Support The Moscow Times!

Now is the time to support independent reporting from Russia!

Contribute Today

Russia's New Military Doctrine All Bark, No Bite

In approving the newest draft of the country's military doctrine, President Vladimir Putin waited until the very end of 2014 — when most of Russia's media outlets and their military analysts were on holiday. This is undoubtedly because Russia's top brass once again failed to deliver any hard-hitting, fateful decisions, but instead produced the equivalent of a little mouse — albeit a rather vicious one.

Recall that back in the fall, Putin announced that the military threat to this country had increased so dramatically as a result of the Ukrainian crisis and the insidious policy of the West that Russia would have to rewrite its military doctrine. Almost immediately, General Yury Yakubov, the coordinator general of the Defense Ministry's Office of the Inspector General, announced that the new version of the document should clearly identify the country's main potential enemy and define the conditions for a pre-emptive nuclear strike.

The general held no doubts that the United States was Russia's main potential enemy. As for a pre-emptive nuclear strike even in the context of a local conflict — Security Council Secretary Nikolai Patrushev raised that possibility more than four years ago, prior to drafting the previous version of the military doctrine.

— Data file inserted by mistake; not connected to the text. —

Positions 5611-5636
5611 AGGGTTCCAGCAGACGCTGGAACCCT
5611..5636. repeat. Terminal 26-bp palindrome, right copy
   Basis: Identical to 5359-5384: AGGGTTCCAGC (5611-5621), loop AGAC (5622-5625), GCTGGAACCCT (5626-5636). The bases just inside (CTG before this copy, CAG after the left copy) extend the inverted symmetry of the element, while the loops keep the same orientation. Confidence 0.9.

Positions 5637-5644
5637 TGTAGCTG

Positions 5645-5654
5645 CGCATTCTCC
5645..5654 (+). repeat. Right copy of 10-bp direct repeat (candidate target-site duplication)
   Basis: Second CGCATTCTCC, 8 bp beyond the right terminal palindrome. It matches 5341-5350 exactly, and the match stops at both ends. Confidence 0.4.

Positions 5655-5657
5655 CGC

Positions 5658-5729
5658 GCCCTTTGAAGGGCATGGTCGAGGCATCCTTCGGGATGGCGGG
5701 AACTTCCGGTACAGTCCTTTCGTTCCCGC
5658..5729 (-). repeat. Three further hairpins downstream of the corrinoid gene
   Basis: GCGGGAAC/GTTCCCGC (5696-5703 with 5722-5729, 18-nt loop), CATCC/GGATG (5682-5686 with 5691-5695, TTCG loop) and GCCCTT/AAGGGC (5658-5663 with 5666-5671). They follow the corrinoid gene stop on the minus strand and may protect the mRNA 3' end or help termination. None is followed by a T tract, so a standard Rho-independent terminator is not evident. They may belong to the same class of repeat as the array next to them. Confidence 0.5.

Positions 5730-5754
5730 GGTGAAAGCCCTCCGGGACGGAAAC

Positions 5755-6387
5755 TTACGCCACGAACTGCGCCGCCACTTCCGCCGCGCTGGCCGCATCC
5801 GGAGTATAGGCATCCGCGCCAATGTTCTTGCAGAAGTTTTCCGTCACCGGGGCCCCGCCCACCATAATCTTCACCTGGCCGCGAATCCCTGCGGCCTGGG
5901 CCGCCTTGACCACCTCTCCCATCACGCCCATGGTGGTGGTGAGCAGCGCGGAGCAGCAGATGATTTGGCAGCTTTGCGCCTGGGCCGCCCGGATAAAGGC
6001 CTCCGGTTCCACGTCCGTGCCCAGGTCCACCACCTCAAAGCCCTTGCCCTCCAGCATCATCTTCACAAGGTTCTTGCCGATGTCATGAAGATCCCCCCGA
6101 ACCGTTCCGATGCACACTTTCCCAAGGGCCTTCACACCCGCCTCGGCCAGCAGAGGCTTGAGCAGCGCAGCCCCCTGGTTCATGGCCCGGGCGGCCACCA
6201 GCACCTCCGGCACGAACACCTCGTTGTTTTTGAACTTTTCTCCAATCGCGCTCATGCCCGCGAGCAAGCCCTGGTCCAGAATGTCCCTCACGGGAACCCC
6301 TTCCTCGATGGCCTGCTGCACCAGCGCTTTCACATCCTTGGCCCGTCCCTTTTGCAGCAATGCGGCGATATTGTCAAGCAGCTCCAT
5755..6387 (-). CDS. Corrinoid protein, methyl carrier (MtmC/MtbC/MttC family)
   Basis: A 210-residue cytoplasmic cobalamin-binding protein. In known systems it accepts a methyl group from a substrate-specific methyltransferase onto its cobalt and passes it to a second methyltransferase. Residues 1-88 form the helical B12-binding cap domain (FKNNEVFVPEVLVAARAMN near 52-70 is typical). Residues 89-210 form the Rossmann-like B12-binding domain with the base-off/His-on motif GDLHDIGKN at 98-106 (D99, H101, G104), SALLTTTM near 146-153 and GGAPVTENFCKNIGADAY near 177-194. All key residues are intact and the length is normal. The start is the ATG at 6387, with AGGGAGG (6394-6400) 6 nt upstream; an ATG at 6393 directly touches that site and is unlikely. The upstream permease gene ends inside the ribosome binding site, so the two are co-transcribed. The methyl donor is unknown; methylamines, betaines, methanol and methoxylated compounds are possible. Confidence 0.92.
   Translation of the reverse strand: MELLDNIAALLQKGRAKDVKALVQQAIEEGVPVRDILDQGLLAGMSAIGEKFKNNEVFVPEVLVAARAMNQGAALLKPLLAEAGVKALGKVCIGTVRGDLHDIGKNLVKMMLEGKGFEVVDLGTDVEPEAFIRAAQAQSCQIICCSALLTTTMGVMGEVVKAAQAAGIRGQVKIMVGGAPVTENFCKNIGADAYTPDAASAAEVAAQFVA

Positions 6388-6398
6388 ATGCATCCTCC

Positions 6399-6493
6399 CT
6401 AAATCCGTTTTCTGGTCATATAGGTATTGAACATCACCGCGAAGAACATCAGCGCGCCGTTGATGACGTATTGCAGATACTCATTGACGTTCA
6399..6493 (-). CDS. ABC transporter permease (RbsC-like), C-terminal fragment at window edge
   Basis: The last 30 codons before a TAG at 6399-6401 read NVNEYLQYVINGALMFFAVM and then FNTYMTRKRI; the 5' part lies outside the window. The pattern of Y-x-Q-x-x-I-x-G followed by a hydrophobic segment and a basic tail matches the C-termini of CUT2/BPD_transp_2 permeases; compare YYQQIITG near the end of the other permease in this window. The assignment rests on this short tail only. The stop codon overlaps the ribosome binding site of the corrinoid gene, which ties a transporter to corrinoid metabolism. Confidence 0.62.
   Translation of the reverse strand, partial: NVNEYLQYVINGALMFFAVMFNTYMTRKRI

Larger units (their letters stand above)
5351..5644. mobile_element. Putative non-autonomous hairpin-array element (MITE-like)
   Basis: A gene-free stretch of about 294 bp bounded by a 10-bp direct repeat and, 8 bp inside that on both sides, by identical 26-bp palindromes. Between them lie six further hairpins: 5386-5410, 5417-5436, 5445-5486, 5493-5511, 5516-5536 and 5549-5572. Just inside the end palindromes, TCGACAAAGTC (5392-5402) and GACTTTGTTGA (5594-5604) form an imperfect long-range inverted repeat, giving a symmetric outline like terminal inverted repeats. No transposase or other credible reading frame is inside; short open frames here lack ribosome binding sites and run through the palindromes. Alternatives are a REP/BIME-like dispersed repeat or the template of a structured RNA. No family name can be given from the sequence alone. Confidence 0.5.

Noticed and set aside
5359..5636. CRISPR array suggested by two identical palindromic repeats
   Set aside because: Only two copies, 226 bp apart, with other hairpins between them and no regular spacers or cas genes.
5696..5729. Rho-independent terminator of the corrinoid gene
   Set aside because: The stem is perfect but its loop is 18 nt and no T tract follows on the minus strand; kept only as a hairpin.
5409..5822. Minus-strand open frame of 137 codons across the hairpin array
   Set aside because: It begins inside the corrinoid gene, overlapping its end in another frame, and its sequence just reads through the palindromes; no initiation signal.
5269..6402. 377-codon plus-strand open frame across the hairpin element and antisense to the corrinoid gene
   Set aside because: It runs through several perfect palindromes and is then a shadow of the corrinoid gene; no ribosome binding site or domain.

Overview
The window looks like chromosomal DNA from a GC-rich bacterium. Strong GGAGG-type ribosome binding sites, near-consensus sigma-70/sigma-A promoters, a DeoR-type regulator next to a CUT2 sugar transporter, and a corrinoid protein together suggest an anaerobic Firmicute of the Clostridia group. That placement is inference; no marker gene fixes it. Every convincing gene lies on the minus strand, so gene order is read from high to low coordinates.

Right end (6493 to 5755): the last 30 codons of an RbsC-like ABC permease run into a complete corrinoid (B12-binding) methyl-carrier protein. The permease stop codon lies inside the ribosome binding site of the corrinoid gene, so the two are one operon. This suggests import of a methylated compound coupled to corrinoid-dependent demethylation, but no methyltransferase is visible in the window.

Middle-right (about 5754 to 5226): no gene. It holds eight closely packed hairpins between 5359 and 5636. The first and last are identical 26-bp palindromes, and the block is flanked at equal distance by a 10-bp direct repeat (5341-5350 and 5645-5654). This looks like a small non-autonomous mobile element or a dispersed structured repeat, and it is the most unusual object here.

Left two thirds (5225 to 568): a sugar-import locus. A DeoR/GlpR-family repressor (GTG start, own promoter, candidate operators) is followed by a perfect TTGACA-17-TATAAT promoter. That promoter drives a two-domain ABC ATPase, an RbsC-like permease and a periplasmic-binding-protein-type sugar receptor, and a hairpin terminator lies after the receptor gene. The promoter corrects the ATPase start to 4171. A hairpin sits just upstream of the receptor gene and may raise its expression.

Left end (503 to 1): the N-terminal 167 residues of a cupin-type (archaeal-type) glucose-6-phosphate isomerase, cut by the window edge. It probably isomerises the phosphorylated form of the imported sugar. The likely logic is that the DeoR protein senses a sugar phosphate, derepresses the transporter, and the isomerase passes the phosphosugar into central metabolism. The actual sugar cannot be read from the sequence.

Obviously, any such declaration would return Russia to a state of direct nuclear deterrence with the West. And after the annexation of Crimea, it seemed that such lunacy could become a reality.

However, nothing of the kind appeared in the new version of the military doctrine. Instead, it retains the old, wholly reasonable formulation regarding the use of nuclear weapons.

"The Russian Federation reserves the right to utilize nuclear weapons in response to the utilization of nuclear and other types of weapons of mass destruction against it and (or) its allies, and also in the event of aggression against the Russian Federation involving the use of conventional weapons when the very existence of the state is under threat."